Design on tap
Sustainability is a word heard a lot these days. It seems just about everyone has developed an environmental conscience.
Sustainability is a word heard a lot these days. It seems just about everyone has developed an environmental conscience and this is manifesting itself as people recycle, refrain from building furniture out of rainforests and try to use less energy.
Rather too far down the list, especially given the climate of the region, is the conservative use of water. Millions of gallons go down the drain unnecessarily thanks to leaks, inefficiency and some wasteful habits.
However, tap technology may be at hand to save us from ourselves. Taps that turn themselves on and off may sound like a luxury, but offer some tangible benefits when it comes to water consumption. If the water only runs when your hands are under the tap, a lot less of it will get used. Makes sense really.
Where education may work in the home environment, the public one requires tighter controls. Automated taps may be the answer to saving those wasted gallons. Other measures have proved effective too.
Earlier this year Tecom finished the first phase of its water conservation programme, which was aimed at halving water consumption in three of its developments in Dubai.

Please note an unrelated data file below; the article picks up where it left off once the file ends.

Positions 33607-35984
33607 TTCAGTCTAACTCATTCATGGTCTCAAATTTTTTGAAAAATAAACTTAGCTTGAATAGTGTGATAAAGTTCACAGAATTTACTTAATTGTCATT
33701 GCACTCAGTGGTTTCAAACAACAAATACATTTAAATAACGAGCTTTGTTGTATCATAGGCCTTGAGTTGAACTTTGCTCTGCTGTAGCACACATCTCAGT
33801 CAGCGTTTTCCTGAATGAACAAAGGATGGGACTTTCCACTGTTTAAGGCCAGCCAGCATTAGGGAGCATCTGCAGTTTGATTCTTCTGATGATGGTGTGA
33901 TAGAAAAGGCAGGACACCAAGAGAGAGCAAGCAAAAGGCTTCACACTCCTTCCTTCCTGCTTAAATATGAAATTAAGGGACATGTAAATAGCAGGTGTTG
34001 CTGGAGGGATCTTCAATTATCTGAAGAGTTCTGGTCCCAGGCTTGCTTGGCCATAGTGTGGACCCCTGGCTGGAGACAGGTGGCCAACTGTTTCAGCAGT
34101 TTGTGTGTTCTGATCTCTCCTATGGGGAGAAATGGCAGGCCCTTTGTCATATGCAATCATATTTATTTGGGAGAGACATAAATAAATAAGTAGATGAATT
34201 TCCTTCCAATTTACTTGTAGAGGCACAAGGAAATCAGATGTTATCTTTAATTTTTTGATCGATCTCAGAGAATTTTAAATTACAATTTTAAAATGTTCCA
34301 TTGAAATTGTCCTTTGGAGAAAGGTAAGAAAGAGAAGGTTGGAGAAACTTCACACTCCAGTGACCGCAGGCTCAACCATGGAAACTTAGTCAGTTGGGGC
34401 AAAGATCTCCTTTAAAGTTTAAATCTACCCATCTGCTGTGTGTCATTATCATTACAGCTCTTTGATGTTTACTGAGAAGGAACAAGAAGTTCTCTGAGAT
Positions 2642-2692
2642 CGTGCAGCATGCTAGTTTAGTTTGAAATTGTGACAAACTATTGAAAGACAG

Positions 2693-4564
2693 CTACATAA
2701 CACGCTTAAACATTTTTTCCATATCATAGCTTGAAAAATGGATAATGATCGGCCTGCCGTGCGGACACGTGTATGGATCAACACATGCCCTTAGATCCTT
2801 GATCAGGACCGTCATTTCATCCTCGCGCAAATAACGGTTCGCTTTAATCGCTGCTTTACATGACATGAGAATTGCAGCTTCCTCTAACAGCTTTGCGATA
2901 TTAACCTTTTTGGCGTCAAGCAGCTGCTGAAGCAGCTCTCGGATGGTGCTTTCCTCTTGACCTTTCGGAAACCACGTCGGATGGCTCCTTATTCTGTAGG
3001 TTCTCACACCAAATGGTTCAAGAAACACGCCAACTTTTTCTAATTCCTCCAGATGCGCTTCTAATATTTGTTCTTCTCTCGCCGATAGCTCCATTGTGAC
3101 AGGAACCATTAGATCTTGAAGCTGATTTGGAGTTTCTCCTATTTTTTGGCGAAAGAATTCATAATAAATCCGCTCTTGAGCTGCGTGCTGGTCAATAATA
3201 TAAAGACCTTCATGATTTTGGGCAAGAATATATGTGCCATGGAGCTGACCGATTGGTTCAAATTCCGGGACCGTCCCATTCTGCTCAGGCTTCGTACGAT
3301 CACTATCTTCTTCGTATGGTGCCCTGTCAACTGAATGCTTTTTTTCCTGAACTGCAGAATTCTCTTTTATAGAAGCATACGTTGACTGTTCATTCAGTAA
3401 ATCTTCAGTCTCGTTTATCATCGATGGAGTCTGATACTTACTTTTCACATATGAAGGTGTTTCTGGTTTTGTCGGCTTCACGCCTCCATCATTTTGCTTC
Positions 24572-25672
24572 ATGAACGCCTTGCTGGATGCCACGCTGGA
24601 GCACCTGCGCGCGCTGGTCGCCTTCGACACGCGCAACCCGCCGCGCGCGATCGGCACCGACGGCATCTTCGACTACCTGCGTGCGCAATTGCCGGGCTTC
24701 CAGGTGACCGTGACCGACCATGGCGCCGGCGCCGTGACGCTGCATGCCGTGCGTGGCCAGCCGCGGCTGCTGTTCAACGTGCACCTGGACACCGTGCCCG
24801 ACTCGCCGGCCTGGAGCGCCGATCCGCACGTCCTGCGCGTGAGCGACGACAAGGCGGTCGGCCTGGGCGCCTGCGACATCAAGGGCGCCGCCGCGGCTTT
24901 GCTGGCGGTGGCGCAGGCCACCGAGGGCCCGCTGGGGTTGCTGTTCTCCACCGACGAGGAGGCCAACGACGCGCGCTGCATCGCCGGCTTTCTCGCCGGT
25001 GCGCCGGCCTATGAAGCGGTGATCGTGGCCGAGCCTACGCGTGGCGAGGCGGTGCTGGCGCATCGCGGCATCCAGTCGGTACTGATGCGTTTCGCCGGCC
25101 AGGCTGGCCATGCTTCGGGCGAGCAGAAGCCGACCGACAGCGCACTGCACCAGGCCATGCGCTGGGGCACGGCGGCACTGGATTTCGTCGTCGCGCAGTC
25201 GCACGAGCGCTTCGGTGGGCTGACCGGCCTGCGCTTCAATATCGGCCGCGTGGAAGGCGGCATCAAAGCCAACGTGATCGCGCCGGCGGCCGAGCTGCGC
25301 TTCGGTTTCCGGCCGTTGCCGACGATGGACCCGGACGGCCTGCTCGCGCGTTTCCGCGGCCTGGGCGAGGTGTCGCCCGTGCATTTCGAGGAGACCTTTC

By fitting water restrictors to more than 1000 wash basins in the Internet and Media cities, as well as Knowledge Village, the company is aiming to cut annual potable water consumption by about 21 million gallons. Not bad for adding a widget.
Taps that last longer, offer greater levels of control, or simply use less water could all make a difference. It is up to designers to work closely with the manufacturing community to make sure suitable products are readily available and specified wherever possible.
Stuart Matthews is the Senior Group Editor of ITP Publishing's business magazines.
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